“We’re filming out of sequence. Mr. Cunningham’s time is limited. Once you finish this shot, you’ll be in for another round of hair and makeup.” The assistant director perched his hip on the corner of the table and looked on dispassionately as the costumer tugged on Felicity’s bodice and encouraged her to plump up her bosom. When she didn’t move fast enough, the costumer did it for her.

Lucky, lucky Felicity. Getting to second base and kissing Ian Cunningham, all in one day.

“Once we have this shot in the can, we’ll move on. Got it?”

A kissing-Valentino-by-a-crystal-blue-Italian-stream type scene. Evening gown. Lusty, leering adventurer. An eventual voiceover that would announce: a fantasy kiss should leave you breathless. Your mouthwash shouldn’t…

She breathed in through her nose. Fantasy. Kiss. “Yep, got it.”

“Great. That one won’t take long. Just an establishing shot, a few close-ups. Kiss, kiss. That kind of thing. We’ll get you out of hair and makeup, and you’ll be back to your dumpy frumpy hausfrau look. Hey, sorry about this, but the advertisers insist you actually rinse with the stuff on the next shot.”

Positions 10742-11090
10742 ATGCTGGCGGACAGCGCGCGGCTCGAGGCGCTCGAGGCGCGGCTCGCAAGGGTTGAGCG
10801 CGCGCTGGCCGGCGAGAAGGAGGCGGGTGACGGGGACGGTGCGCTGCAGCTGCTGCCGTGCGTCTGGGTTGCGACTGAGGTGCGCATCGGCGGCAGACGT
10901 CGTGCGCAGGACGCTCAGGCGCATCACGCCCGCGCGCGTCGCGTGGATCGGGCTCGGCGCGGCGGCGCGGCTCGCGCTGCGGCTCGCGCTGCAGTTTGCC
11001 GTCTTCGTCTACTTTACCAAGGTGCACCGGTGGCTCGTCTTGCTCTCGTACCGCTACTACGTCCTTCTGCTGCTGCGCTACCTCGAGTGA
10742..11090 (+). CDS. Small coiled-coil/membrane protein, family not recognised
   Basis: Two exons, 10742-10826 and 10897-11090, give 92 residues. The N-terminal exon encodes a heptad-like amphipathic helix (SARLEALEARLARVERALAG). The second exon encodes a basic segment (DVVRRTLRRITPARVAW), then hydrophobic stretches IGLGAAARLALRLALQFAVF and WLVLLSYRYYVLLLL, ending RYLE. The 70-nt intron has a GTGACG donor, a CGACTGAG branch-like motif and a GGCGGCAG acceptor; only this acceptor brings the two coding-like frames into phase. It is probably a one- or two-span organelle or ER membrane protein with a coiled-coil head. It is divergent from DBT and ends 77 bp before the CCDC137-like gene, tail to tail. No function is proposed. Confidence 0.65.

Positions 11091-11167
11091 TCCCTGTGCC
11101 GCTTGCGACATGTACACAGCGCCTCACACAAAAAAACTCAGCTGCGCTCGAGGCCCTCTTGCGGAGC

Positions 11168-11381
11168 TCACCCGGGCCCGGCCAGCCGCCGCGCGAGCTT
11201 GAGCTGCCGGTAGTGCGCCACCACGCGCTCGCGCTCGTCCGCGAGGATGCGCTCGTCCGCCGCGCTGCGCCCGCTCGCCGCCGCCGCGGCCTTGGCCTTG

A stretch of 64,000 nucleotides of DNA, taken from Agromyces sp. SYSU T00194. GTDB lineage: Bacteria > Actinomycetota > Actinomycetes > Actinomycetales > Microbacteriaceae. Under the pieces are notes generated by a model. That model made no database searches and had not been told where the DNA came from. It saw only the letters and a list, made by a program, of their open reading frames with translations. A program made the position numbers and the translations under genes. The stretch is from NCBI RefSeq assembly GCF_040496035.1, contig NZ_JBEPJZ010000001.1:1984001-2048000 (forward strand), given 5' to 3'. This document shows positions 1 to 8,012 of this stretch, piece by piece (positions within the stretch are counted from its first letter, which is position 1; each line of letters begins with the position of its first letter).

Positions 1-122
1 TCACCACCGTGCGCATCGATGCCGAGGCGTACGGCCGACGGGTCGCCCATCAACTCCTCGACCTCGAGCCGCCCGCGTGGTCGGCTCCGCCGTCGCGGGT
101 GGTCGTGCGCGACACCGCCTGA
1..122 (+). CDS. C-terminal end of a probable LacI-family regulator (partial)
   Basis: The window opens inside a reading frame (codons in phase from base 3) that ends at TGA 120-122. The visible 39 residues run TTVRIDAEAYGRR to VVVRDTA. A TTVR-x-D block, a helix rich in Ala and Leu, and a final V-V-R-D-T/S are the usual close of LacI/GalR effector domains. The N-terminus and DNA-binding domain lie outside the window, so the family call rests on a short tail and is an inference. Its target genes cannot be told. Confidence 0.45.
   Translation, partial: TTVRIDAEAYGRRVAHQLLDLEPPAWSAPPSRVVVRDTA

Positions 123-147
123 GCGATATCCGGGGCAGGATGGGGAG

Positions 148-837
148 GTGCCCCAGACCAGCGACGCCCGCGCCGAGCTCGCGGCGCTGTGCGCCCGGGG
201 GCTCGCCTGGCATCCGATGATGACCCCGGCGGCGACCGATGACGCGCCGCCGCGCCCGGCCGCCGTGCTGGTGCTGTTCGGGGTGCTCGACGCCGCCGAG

Felicity’s mind went blank somewhere around dumpy. Maybe frumpy was what clinched it. As if the women watching daytime television weren’t smart enough to know the advertisers manipulated everything. She certainly needed no reminder that she wouldn’t be kissing Ian Cunningham under normal circumstances. Only when she was made up and trotted out like a show pony would she get her fantasy kiss.

Maybe she should ask to rinse with the mouthwash before this scene, too. After all, in the next, she’d just be gargling, sleepy-eyed and bed-headed. Who cared if her breath smelled fetid then? Now was when she really needed it. She’d be kissing Ian—

“And places, please.”